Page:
Need a response on herbs, please

I have sent this question twice now on the newsgroup, but I am having trouble with my ISP. I can't even find the second message on Google, and there was no response to my first. I would appreciate advice.
Something is devouring my basil leaves. How can I stop this? My rhubarb leaves are also being decimated - is there a treatment for this?
Many thanks. I'd appreciate a reply.
Dora
--
snipped-for-privacy@giveitup.com

limey at toad dot net
  Click to see the full signature.
Add pictures here
<% if( /^image/.test(type) ){ %>
<% } %>
<%-name%>
Add image file
Upload
limey wrote:

Sounds like snails.
--

David E. Ross
<http://www.rossde.com/
  Click to see the full signature.
Add pictures here
<% if( /^image/.test(type) ){ %>
<% } %>
<%-name%>
Add image file
Upload
What exactly do snails sound like?
Sponge Bob's pet snail Gary goes meow. Is that what you mean?

and
rhubarb
Add pictures here
<% if( /^image/.test(type) ){ %>
<% } %>
<%-name%>
Add image file
Upload
Interesting.
Don't you even think of getting "herbal viagra" over the internet.
Seems you have a pest that favors pesto!!! Olive oil and garlic would be the next things to add.
Trying to get into a rhubarb over rhubarb too?

Add pictures here
<% if( /^image/.test(type) ){ %>
<% } %>
<%-name%>
Add image file
Upload
wrote:

The first step is finding out what is eating it. Do a careful inspection, the inspect again 2 hours after dark. My basil leaves have a few chew holes, but I've been eating them anyway. Snails and slugs will do damage, but we have plenty of night-hunting toads.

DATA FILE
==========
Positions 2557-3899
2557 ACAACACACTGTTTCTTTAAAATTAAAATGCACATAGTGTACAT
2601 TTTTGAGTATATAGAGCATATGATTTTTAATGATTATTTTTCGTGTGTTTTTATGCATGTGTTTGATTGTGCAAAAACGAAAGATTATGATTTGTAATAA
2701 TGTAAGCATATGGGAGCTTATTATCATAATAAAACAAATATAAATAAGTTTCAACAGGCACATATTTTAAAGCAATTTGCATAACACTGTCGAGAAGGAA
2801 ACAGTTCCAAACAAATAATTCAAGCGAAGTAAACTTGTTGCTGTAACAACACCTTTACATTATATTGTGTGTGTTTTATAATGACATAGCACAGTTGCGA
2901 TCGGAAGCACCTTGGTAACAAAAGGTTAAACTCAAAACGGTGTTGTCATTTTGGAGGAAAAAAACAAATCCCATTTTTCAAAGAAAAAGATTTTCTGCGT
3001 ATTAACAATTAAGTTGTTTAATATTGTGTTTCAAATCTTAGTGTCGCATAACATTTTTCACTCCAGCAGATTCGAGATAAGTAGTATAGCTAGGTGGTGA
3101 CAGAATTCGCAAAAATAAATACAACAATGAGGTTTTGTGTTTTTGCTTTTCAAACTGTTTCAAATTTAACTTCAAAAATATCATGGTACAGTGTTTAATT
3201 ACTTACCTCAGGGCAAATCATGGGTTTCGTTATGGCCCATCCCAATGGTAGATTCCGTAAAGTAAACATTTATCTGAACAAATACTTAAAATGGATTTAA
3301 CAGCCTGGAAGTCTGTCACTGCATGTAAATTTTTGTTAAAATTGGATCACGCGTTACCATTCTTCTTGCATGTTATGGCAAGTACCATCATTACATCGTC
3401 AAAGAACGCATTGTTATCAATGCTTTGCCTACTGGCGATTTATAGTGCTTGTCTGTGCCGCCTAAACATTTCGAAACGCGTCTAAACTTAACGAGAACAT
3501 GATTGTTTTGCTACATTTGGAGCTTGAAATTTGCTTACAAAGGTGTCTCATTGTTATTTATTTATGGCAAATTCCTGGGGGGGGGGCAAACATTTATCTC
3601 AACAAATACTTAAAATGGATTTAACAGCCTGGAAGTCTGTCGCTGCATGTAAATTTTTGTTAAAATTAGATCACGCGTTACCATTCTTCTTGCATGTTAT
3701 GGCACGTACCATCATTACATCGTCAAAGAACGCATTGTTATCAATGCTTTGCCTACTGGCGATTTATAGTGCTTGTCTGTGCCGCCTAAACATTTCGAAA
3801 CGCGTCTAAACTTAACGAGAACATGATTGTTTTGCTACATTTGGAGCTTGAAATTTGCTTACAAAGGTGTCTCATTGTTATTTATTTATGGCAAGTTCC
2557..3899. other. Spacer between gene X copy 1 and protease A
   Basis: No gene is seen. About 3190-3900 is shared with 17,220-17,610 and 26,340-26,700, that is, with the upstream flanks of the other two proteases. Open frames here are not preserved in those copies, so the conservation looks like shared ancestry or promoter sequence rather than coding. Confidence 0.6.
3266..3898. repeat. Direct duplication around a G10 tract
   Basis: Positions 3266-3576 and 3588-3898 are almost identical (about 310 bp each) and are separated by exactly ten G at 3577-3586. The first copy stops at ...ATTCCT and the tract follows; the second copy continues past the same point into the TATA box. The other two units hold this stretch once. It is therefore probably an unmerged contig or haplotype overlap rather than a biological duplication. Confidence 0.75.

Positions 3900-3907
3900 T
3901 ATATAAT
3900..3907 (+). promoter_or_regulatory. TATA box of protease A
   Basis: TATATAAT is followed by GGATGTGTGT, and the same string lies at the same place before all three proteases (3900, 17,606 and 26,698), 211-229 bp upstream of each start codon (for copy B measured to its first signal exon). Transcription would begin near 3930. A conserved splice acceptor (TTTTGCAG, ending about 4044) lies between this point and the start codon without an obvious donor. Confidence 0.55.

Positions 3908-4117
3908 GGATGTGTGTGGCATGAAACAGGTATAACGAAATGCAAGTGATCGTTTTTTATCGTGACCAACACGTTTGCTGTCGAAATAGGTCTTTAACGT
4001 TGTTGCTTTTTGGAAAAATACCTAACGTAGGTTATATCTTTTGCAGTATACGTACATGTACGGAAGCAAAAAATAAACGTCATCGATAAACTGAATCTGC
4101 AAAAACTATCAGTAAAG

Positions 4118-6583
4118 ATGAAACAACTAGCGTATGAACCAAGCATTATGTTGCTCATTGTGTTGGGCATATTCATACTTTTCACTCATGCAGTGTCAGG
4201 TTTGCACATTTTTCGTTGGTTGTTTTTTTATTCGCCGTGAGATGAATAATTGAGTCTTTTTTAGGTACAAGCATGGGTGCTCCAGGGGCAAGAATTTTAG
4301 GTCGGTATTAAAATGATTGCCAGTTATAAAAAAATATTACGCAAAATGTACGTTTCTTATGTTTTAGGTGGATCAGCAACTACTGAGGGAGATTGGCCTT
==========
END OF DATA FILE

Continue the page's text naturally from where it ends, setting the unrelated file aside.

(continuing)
Add pictures here
<% if( /^image/.test(type) ){ %>
<% } %>
<%-name%>
Add image file
Upload
"Phisherman" wrote in message "limey" > wrote:

rhubarb
Frankly, I have never seen a snail or slug since we moved here, plus toads and frogs are getting increasingly rare. The only pests I have seen are on the basil - tiny winged bugs scurrying all over the place. I'm trying to find out what to spray with - will insecticidal soap work, or is it toxic? I'm not concerned about the rhubarb - the leaves won't be eaten, anyway.
Dora
Add pictures here
<% if( /^image/.test(type) ){ %>
<% } %>
<%-name%>
Add image file
Upload
wrote:

There are a number of food-safe insecticide products you can use, including insecticidal soap. However, I have had limited effectiveness with insecticidal soap.
Add pictures here
<% if( /^image/.test(type) ){ %>
<% } %>
<%-name%>
Add image file
Upload
Least toxic solutions require some basic pest ID and lifecycle data. Folks like Lar can easily guide you to more effective non toxic solutions.

Acts of creation are ordinarily reserved for gods and poets. To plant a pine, one need only own a shovel. -- Aldo Leopold
Add pictures here
<% if( /^image/.test(type) ){ %>
<% } %>
<%-name%>
Add image file
Upload

on
Do you mean aphids?

Ok, what exactly do you mean by 'decimated'? Are there only a few holes (thus the word 'decimated' being overreaction), or are there only little strings remaining on what once were leaces? If the latter, I would be worried about the health of the rhubarb, too. After all, the leaves carry nutrients to the roots, and after a few years, you won't have any rhubarb to harvest.
Add pictures here
<% if( /^image/.test(type) ){ %>
<% } %>
<%-name%>
Add image file
Upload

Site Timeline

HomeOwnersHub.com is a website for homeowners and building and maintenance pros. It is not affiliated with any of the manufacturers or service providers discussed here. All logos and trade names are the property of their respective owners.